People of Puerto Rico v. Rubert Hermanos

Decision Date25 March 1940
Docket NumberNo. 582,582
Citation309 U.S. 543,84 L.Ed. 916,60 S.Ct. 699
PartiesPEOPLE OF PUERTO RICO v. RUBERT HERMANOS, Inc
CourtU.S. Supreme Court

Mr. Wm. Cattron Rigby, of Washington, D.C., for petitioner.

Mr. Melvin H. Siegel, of Washington, D.C., amicus curiae for the United States.

Messrs. Henri Brown, of San Juan, P.R., and George M. Wolfson, of New York City, for respondent.

Mr. Justice FRANKFURTER delivered the opinion of the Court.

The question here in controversy is a matter of great importance to Puerto Rico and involves the power of its legislature to enforce Congressional policies affecting the Island. We therefore brought the case here on a writ of certiorari, 309 U.S. 642, 60 S.Ct. 467, 84 L.Ed. —-, to review a decision of the Circuit Court of Appeals for the First Circuit. 106 F.2d 754. That court had reversed the judgment of the Supreme Court of Puerto Rico, 53 P.R.R. 779 (Spanish edition) sustaining a proceeding in quo warranto brought against respondent.

The proceeding was initiated in the Supreme Court of Puerto Rico under jurisdiction conferred upon it by the local legislature. The substance of two measures, enacted in 1935, and set out below, authorized the Government of Puerto Rico to bring a quo warranto proceeding in its Supreme Court against any corporation violating federal law.1 Accordingly, the Attorney General of the Island brought the present suit against respondent, a corporation organized in 1927 under Puerto Rico's corporation law. The gravamen of the suit was alleged defiance by respondent of the Congressional restriction imposed upon 'every corporation authorized to engage in agriculture * * * to the ownership and control of not to exceed five hundred acres of land.' This restriction, according to the complaint, embodied 'the public policy of the People of Puerto Rico' first declared by Congress in its Joint Resolution of May 1, 1900, 31 Stat. 715, supplementing the Foraker Act of April 12, 1900, 31 Stat. 77.2 This limitation upon the corporate ownership of land was continued when Congress in 1917 revised the constitutional framework of Puerto Rico's government in what is the existing Organic Act, § 39 of the Act of March 2, 1917, 39 Stat. 951, 964, 48 U.S.C. § 752, 48 U.S.C.A. § 752.

The present controversy derives from the fact that Congress affixed no direct consequences to disobedience of its land policy for Puerto Rico. The main issue presented here is whether Puerto Rico's Legislative Assembly has power to graft such consequences upon the Con- gressional prohibition. This was the issue as the Supreme Court of Puerto Rico conceived it, and we are not disposed to deal with it differently. It was suggested by the dissenting judge in the Court of Appeals that the Supreme Court's judgment may be supported by construing the 1935 legislation as a means of enforcing the local land policy—identic, to be sure, with that declared by Congress-embodied in the 1911 corporation law of Puerto Rico. To do so, however, would take us into niceties of pleading and of local law which were not canvassed by the insular court. Such a course would be peculiarly gratuitous when the issue which the local court in fact decided is easily resolved.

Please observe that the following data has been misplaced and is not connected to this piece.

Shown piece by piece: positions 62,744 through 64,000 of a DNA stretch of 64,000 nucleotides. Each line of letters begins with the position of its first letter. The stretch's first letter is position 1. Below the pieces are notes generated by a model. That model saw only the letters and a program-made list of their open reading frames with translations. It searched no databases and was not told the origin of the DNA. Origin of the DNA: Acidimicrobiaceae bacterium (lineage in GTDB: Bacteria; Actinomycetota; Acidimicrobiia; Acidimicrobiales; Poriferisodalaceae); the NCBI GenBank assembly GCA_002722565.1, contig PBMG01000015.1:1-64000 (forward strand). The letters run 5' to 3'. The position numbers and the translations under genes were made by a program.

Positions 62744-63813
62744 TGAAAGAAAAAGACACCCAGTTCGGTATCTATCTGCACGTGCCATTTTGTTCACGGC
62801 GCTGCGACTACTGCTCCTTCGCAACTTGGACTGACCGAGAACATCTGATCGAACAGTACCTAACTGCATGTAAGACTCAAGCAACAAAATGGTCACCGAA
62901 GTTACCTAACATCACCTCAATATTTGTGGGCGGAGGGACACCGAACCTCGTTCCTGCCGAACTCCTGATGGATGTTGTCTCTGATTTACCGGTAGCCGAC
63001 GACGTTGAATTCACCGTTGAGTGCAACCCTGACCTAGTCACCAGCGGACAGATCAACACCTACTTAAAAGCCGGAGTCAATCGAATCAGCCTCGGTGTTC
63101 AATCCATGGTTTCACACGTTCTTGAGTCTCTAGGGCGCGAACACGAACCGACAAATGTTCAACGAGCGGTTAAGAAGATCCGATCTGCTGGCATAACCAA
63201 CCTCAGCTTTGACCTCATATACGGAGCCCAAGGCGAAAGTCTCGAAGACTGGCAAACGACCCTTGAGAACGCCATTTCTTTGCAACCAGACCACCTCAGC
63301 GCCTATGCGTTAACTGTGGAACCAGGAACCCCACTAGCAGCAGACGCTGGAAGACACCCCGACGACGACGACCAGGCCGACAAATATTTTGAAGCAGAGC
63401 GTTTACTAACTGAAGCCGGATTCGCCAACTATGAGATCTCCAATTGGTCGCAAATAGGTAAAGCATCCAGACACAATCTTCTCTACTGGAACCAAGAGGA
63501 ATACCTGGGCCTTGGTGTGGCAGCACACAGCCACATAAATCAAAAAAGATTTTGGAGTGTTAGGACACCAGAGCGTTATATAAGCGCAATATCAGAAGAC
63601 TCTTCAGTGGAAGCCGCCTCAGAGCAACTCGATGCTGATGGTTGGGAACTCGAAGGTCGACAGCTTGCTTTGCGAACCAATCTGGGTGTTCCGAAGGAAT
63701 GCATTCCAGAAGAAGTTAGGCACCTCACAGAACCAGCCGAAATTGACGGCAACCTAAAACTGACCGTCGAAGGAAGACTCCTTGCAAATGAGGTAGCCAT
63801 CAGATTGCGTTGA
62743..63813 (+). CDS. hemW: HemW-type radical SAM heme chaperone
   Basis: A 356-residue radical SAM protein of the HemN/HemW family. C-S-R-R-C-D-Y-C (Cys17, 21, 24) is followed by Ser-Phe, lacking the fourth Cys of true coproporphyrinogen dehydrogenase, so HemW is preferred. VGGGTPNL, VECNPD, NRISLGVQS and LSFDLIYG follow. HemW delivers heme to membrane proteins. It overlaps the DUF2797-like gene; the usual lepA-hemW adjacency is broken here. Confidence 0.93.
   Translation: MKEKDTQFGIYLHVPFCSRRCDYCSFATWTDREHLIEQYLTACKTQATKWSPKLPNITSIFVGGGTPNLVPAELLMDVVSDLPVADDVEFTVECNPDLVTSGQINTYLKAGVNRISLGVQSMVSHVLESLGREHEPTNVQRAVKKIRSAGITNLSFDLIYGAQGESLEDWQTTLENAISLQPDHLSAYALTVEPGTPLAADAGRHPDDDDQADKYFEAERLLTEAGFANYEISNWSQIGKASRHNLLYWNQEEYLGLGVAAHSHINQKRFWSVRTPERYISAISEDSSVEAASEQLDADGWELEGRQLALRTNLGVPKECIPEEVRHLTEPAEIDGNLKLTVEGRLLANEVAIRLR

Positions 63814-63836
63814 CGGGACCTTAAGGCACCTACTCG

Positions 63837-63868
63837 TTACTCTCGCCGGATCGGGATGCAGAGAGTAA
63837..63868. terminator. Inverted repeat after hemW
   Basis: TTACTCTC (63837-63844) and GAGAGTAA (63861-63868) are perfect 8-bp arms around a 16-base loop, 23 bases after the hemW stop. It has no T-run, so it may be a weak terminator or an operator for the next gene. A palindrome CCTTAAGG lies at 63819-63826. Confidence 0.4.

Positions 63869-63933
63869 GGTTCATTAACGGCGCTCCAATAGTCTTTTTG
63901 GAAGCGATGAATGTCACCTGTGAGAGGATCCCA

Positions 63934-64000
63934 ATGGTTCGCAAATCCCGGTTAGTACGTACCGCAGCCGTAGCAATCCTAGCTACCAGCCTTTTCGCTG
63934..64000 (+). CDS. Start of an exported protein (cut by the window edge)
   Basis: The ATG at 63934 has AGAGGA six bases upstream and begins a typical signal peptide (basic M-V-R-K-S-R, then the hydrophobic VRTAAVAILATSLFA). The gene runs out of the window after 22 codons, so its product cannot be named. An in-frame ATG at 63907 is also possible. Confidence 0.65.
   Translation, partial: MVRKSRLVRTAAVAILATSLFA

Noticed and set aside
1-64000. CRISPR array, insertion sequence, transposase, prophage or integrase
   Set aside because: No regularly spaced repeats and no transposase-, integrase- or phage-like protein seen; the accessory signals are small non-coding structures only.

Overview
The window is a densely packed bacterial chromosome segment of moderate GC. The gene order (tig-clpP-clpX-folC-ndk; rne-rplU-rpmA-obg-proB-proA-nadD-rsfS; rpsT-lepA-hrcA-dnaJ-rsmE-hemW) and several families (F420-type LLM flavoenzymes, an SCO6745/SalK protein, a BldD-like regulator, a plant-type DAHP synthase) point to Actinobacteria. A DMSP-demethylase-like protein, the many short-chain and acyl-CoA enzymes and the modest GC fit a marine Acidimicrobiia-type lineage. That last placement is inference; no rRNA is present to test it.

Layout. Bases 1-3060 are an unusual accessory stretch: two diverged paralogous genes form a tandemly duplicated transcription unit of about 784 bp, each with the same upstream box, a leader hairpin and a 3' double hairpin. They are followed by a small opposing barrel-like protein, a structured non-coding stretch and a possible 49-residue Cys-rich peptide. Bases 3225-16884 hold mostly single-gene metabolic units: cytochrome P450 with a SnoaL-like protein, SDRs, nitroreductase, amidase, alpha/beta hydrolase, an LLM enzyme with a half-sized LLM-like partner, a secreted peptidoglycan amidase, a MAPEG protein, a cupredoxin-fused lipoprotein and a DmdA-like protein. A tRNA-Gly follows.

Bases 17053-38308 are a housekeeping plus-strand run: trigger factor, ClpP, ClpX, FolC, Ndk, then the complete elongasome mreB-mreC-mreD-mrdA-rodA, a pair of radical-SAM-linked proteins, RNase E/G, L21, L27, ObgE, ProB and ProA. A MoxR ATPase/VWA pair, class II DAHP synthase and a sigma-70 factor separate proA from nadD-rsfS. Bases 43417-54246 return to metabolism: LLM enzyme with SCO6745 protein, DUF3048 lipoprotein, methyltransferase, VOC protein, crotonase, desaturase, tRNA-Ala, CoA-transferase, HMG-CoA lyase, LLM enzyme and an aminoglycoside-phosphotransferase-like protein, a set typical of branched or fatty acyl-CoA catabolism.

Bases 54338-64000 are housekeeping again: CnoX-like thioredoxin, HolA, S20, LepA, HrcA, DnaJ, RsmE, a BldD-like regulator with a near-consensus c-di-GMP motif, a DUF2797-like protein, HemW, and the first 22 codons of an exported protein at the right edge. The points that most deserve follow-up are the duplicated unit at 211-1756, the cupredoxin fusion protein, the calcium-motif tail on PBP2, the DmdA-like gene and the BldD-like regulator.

In the setting of the traditional relation between the broad outlines designed by Congress for the government of territories and the powers of local legislatures to move freely within those outlines, the difficulties conjured up against the view taken by the Puerto Rican court rapidly evaporate. The objections urged against it illustrate vividly the power of subtle argument to give an appearance of difficulty to what is relatively simple. The breadth of local autonomy reposed by Congress in the Legislative Assembly was elucidated too recently and too thoroughly in Puerto Rico v. Shell Co., 302 U.S. 253, 58 S.Ct. 167, 82 L.Ed. 235, to call for repetition here. Suffice it to say that the opinion in that case underlined the fullness of scope which Congress gave to Puerto Rico when it provided by § 37 of the Organic Act of 1917 that 'the legislative authority shall extend to all matters of a legislative character not locally inapplicable * * *.' 39 Stat. 964, 48 U.S.C. § 821, 48 U.S.C.A. § 821. Drawing on the practice of Congress in its treatment of territories throughout our history, and assimilating that practice into the Puerto Rican situation, the Court concluded that 'The grant of legislative power in respect of local matters, contained in section 32 of the Foraker Act and continued in force by section 37 of the Organic Act of 1917 (48 U.S.C.A. §§ 774, 821), is as broad and comprehensive as language could make it.' 302 U.S. at page 261, 58 S.Ct. at page 171, 82 L.Ed. 235.